Counter-narratives of survival

Amerindian and African women in early Caribbean literatures

Authored by: Julie Chun Kim

Routledge Companion to Women, Sex, and Gender in the Early British Colonial World

Print publication date:  October  2018
Online publication date:  October  2018

Print ISBN: 9781472479945
eBook ISBN: 9781315613772
Adobe ISBN:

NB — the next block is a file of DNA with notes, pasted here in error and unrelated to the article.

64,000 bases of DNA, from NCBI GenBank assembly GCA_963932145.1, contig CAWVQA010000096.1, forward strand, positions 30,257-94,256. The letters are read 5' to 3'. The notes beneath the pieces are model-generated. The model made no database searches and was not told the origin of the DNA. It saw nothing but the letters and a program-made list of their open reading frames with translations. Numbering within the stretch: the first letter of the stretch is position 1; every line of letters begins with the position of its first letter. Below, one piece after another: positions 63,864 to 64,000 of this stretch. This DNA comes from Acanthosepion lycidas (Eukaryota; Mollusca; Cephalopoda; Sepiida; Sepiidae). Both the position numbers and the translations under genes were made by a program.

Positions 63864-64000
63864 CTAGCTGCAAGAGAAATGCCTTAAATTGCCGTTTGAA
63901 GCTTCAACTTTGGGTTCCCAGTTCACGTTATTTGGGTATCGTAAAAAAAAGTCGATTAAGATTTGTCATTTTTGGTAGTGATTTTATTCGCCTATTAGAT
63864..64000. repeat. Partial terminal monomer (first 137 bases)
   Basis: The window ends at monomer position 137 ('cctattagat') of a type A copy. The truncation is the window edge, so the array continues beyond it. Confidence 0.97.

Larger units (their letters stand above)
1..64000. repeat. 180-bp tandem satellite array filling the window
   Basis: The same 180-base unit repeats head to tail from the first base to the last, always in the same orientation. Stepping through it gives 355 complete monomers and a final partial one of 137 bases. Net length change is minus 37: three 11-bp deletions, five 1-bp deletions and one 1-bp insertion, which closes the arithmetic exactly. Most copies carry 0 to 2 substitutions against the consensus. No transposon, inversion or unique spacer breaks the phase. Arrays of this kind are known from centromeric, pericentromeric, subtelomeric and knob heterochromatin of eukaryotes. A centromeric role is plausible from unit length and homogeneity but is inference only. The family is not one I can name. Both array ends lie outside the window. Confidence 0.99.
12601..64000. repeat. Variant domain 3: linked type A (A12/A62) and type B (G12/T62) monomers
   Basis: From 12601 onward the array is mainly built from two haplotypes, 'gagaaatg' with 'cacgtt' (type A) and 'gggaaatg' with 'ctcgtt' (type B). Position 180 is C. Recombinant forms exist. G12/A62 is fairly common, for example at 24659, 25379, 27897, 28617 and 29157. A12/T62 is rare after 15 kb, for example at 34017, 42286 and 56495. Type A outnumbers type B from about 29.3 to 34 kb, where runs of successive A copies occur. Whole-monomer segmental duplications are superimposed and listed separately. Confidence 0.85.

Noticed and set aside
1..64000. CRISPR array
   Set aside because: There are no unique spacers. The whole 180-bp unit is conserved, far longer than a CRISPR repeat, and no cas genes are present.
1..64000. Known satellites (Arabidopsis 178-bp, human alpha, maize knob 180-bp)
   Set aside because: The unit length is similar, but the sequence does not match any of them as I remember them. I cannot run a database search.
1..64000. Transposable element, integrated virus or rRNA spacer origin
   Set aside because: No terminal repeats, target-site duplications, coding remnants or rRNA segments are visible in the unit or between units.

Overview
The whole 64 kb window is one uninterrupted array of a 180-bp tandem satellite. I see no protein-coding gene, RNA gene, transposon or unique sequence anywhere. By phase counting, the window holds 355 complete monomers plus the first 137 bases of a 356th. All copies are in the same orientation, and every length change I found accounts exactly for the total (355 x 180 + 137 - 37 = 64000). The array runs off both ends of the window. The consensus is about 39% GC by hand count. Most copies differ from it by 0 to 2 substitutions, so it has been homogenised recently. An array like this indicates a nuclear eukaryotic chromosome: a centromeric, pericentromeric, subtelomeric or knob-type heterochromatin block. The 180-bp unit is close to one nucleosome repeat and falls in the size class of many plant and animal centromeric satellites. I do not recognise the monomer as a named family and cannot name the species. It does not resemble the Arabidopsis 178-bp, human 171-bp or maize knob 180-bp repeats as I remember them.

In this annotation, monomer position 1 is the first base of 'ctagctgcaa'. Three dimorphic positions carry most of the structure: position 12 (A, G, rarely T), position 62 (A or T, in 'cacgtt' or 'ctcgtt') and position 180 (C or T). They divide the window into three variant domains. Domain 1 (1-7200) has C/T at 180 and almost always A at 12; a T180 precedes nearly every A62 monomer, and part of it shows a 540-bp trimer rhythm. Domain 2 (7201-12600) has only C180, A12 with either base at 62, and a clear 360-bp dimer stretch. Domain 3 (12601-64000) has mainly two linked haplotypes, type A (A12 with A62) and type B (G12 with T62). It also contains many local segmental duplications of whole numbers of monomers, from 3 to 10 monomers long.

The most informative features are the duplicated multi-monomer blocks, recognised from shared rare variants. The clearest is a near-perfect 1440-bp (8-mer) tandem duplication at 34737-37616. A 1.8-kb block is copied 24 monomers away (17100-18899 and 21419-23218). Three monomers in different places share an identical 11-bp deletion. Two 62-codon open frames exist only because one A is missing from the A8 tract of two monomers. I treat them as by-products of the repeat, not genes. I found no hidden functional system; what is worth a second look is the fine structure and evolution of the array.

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Early modern works about the Caribbean do not offer unmediated portrayals of Amerindian and African women, who were frequently deployed by authors as figures of conquest. Nevertheless, there has been a growing consensus that these texts contain multiple and conflicting perspectives about the ability of colonists to exert mastery over non-European subjects. This essay will argue that portrayals of non-European women are particularly fraught and highlight the inability of colonists to survive without others’ help. It also will argue that these portrayals point to the presence of counter-narratives within texts challenging the assumption that colonies were destined to succeed. Survival was a significant problem that faced early colonists, who arrived in the Caribbean with little knowledge of tropical diseases or agriculture. As a result, textual considerations of health and subsistence often reveal both an awareness of the threats posed by the unfamiliar environment and an acknowledgment of dependence upon Amerindian and African women for food and medicine. While these observations are sometimes scattered throughout a work, considering them together can unearth submerged lines of thought about colonial weakness even in such promotional works as Richard Ligon’s A True and Exact History of the Island of Barbados (1657). Examining Aphra Behn’s Oroonoko: Or, The Royal Slave (1688) demonstrates that other texts foreground counter-narratives of colonial danger even more explicitly: drawing her readers’ attention to Imoinda, Behn suggests that she, rather than the title character Oroonoko, truly embodies the possibility of resistance against slavery.

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